By seeking a prison term of 30 years for Tahawwur Hussain Rana, US federal prosecutors are probably foreshadowing a similar length of imprisonment, if not longer, for David Coleman Headley, a key plotter behind the Mumbai terrorist attacks of November 26, 2008.
Although it will be up to District Judge Harry Leinenweber to decide the quantum of Rana's sentence, the fact that the prosecution is asking for 30 years could be regarded as a benchmark for Headley's sentence scheduled for Jan 24.
Having pleaded guilty to all the 14 counts of his involvement in the plotting of the Mumbai attacks, which resulted in the deaths of six US citizens, as well as the abortive Denmark plan, it seems logical that at the very least his sentence will match Rana's, if not much longer.
Rana, a childhood friend of Headley's who will be handed a sentence on Jan 17 by a court here, was convicted in June 2011 of two counts of conspiring to provide material support to a plot to commit murder overseas from October 2008 to October 2009 and providing material support to the foreign terrorist organisation Lashkar e-Tayyiba from late 2005 to October 2009. The plot could have led to murder on what is described by the prosecutors a "grand, horrific scale."
That plot, also being initiated by Headley, involved storming the offices of the Danish newspaper Jyllands-Posten in the heart of Copenhagen and beheading its employees and throwing their heads on to the street. The newspaper had earlier published cartoons of Prophet Mohammed offensive to Muslims.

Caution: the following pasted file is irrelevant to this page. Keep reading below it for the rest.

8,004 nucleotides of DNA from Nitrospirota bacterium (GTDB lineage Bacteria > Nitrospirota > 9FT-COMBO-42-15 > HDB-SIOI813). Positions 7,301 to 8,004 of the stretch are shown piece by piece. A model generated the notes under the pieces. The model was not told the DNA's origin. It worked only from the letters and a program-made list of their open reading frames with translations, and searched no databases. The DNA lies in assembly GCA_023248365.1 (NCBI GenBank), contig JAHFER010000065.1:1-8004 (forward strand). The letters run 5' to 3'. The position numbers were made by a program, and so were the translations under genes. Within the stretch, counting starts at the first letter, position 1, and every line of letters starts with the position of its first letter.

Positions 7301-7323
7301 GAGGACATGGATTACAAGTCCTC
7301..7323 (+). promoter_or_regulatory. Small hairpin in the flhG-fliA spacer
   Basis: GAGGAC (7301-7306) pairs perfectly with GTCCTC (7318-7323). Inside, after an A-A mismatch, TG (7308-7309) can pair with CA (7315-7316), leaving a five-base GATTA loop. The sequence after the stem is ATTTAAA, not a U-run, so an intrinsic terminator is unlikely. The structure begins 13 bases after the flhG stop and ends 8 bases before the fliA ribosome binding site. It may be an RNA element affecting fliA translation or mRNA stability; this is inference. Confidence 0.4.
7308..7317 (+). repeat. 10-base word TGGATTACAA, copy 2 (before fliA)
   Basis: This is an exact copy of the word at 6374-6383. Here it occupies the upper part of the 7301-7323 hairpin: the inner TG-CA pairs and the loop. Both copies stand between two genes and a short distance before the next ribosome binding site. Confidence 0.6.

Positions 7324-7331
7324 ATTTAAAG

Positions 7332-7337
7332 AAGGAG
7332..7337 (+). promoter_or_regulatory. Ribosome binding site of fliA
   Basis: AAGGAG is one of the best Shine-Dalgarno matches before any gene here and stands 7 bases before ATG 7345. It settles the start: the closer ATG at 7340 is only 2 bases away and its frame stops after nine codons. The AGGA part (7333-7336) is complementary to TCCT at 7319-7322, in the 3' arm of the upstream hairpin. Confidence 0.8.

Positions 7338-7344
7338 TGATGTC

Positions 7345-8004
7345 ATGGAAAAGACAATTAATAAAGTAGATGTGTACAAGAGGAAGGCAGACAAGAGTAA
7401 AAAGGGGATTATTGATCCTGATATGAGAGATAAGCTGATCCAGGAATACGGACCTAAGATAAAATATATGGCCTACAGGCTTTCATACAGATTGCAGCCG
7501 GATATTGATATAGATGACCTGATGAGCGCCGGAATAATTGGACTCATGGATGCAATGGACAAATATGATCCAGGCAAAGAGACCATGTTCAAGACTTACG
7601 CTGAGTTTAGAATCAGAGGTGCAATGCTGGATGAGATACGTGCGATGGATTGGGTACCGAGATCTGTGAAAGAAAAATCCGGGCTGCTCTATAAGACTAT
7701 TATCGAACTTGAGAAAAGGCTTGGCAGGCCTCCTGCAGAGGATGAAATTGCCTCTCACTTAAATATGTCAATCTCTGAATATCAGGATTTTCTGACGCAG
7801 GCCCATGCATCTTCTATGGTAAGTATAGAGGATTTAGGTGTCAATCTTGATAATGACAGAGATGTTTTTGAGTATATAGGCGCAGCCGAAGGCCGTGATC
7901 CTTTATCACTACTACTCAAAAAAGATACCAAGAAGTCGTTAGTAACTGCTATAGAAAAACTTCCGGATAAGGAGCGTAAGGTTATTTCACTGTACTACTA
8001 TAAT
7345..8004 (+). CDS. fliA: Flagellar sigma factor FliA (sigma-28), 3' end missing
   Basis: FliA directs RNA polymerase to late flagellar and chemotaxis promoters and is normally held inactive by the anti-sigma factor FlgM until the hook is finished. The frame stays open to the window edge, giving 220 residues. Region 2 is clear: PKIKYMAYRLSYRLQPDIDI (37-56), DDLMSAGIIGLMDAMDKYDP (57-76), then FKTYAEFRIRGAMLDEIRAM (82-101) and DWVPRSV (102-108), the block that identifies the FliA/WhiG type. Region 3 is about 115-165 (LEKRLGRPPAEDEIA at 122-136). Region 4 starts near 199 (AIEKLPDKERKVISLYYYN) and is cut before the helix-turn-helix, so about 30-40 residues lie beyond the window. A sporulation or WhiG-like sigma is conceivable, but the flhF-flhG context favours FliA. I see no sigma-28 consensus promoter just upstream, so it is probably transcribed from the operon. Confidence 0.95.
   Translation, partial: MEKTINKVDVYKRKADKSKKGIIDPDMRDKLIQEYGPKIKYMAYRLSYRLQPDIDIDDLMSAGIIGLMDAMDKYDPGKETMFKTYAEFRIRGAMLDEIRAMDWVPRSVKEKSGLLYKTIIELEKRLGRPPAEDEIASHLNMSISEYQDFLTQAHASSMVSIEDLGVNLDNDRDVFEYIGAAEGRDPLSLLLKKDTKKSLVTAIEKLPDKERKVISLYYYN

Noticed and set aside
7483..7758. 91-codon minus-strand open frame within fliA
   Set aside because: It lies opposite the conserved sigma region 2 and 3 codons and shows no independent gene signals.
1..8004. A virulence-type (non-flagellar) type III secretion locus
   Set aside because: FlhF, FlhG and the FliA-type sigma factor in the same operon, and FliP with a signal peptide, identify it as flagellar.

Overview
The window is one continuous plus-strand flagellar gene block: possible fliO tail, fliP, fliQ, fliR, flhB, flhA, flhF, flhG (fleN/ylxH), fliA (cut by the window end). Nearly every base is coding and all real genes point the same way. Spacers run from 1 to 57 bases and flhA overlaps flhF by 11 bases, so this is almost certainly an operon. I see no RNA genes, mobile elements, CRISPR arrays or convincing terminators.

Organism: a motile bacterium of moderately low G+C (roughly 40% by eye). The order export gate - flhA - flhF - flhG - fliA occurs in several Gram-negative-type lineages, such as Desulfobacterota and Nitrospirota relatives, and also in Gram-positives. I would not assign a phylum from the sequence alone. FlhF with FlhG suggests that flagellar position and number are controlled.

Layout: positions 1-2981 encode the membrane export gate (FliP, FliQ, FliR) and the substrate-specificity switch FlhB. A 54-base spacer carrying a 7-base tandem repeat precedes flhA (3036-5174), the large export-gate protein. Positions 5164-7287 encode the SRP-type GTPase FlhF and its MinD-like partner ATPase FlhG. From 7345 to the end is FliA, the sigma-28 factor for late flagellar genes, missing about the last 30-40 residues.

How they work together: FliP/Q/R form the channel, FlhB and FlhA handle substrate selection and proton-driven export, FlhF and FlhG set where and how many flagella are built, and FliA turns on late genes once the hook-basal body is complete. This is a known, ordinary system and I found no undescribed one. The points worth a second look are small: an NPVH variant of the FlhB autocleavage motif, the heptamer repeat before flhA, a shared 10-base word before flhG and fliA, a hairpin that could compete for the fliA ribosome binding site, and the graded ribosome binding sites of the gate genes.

The prosecution had produced a recording where Rana was heard saying the Denmark plan was "good" and "this would be a huge event in the media."
In pressing for a 30-year sentence for Rana, the prosecutors made several references to the Mumbai attacks for which too he was accused of providing material support to Headley but acquitted. This was not the first time that Rana applauded mass murder.
After approximately 164 men, women and children were mercilessly slaughtered by the foreign terrorist organization Lashkar e Tayyiba, Rana simply stated that the victims "deserved it". Rana praised the attacks, stating in a recorded conversation that they struck "fear in the hearts of Indians".
Instead of showing any compassion for the innocent victims, the defendant believed that the Lashkar leader who planned the attack and the nine Lashkar operatives who carried out the attacks, "deserved medals."
A couple of pieces of so far unknown information to have come forth in the prosecutors' position paper relate to an intercepted conversation of Rana's wife Samraz as well as the fact that he suffered a heart attack in June last year.
The documents say, "Defendant (Tahawwur Rana) repeatedly attempts to draw a contrast between Headley and himself, relying upon letters from various family members, including his wife. His wife, however, was intercepted in a recorded conversation prior to his arrest in which she expressed that Rana was just like Headley. She stated, "Dawood [Headley] is absolutely crazy. . . . Both [Rana and Headley] are alike [and] have ended up together. They talk nonsense all day, idiots. That's not how Islam spreads! . . . Such as, 'kill him, he is not practicing like us - kill him, do that to him, do this to him, he is like this - look, how that woman is - is this how Islam spreads? . . . Hatred spreads like this, not Islam."
It would be extraordinary if a lighter sentence is sought for him despite the absence of any mitigating circumstances other than that he has cooperated with US investigators to their satisfaction. However, it was in exchange for that cooperation that the prosecution took the death penalty off the table as well as a likely extradition to India where too he is wanted to stand trial.
Mayank Chhaya can be contacted at firstname.lastname@example.org